A free daily digest of the biggest news stories of the day - and the best features from our website
Thank you for signing up to TheWeek. You will receive a verification email shortly.
There was a problem. Please refresh the page and try again.
Prime Minister Liz Truss and her chancellor Kwasi Kwarteng are refusing calls for a U-turn after their radical tax-cutting “mini-budget” plunged the markets into turmoil this week.
The government’s controversial fiscal strategy, which included plans to implement some £45bn worth of tax cuts, prompted the pound to fall to an all-time low against the dollar and raised the prospect of further interest rate hikes from the Bank of England (BoE) to deal with spiralling inflation.
In a highly unusual move, the BoE was forced to announce a £65bn emergency intervention to avert an economic crisis in the wake of the mini-budget, buying billions of pounds’ worth of government bonds to prevent people’s pensions being put at risk.
Subscribe to The Week
Escape your echo chamber. Get the facts behind the news, plus analysis from multiple perspectives.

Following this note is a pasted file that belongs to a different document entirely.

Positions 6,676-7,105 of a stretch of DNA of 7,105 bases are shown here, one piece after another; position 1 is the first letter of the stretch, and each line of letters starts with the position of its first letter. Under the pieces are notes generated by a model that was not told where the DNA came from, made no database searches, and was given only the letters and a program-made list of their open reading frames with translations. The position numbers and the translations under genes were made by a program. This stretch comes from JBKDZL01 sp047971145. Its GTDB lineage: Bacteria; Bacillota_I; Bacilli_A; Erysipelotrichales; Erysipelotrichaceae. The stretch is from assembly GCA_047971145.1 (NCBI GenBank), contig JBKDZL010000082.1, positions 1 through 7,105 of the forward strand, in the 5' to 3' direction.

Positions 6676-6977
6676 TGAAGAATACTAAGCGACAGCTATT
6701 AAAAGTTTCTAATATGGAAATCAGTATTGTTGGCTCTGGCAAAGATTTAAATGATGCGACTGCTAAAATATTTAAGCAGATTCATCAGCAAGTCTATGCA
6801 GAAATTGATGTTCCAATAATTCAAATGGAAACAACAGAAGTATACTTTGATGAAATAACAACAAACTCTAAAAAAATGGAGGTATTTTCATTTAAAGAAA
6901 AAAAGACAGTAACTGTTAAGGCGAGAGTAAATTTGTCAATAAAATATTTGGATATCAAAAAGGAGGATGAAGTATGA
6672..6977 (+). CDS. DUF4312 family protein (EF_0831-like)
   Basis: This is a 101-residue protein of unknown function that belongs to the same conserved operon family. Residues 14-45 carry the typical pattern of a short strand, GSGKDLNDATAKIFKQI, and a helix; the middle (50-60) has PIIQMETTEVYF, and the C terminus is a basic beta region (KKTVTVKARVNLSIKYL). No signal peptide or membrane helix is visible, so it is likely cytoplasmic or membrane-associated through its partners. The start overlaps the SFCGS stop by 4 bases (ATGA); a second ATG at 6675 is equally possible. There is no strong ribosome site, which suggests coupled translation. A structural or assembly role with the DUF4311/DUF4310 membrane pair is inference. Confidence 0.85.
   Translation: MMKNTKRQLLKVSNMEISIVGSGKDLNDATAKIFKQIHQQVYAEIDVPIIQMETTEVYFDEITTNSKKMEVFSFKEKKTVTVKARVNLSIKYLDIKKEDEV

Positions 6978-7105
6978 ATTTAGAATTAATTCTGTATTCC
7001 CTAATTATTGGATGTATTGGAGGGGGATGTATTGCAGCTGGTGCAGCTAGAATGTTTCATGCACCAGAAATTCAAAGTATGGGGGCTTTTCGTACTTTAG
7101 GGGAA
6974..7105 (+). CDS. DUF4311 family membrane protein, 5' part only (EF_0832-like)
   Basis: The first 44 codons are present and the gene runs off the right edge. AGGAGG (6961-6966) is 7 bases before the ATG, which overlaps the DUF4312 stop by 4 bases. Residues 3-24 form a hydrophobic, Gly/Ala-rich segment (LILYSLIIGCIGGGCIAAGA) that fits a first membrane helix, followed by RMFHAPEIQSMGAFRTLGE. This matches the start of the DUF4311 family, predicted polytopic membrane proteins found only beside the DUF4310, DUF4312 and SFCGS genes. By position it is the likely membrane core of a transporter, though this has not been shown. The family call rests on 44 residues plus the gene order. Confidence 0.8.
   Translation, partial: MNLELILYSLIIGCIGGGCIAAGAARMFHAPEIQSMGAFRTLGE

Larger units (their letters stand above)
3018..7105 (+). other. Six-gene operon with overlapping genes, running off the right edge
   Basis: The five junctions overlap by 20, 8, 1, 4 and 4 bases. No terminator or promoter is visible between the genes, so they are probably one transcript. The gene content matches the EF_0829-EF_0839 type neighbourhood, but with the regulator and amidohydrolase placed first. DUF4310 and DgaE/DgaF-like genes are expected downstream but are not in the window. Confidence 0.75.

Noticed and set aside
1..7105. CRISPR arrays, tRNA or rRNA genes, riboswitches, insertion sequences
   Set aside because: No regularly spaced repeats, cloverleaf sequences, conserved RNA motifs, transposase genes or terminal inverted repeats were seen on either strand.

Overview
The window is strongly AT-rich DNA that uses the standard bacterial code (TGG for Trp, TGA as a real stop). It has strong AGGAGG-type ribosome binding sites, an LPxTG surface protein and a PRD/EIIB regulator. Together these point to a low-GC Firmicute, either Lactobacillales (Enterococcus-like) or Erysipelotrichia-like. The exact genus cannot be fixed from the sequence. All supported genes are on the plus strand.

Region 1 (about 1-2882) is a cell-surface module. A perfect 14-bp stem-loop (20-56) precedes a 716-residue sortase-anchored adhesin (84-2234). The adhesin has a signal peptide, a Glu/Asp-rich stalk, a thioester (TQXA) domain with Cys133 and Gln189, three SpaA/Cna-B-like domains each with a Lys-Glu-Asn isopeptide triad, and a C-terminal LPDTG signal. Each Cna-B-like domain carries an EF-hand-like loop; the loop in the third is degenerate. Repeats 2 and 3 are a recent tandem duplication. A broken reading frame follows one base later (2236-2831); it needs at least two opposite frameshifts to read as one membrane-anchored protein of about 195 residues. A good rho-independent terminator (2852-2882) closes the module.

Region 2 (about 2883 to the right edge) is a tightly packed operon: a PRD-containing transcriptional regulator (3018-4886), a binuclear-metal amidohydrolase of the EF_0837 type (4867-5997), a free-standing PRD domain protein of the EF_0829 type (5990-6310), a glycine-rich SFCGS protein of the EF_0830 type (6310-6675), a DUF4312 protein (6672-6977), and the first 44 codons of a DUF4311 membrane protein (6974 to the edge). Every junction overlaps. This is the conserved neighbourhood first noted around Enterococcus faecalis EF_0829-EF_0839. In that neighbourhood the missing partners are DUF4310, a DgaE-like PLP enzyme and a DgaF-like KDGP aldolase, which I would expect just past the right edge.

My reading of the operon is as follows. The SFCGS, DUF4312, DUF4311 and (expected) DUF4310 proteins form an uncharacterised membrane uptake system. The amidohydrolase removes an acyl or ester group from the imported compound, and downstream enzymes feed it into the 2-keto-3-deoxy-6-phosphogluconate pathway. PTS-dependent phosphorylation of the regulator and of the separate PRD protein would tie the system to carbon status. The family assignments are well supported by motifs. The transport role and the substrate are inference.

Truss defended the plans in a round of broadcast interviews on BBC local radio yesterday, describing the mini-budget as “decisive action” that had to be taken in order to “get the economy moving”.
But both Truss and Kwarteng today met the government’s independent economic forecaster, the Office for Budget Responsibility, which has demanded a “rethink” of the government’s fiscal strategy, according to The Times.
Meanwhile, Labour is enjoying its largest poll lead since the Tony Blair years, after a YouGov survey found that 54% of voters would back Labour in a snap general election with only 21% supporting the Tories. The 33-point lead is the party’s highest in almost three decades.
To find out how closely you’ve been paying attention to the latest developments in the news and other global events, put your knowledge to the test with our Quiz of The Week.
Need a reminder of some of the other headlines over the past seven days?
- Two gas pipelines between Russia and Germany, Nord Stream 1 and 2, have been damaged in explosions, with several European leaders quick to claim that sabotage was a likely cause.
- An investigation into the death of Marc Bennett, a British travel industry boss, in Qatar has reportedly uncovered fresh evidence that he was detained and tortured by the country’s secret police in the final weeks of his life.
- Vladimir Putin’s plan to send 300,000 new conscripts to support his war in Ukraine is facing increasing resistance in Russia as anti-mobilisation protests spread across the country.
Continue reading for free
We hope you're enjoying The Week's refreshingly open-minded journalism.
Subscribed to The Week? Register your account with the same email as your subscription.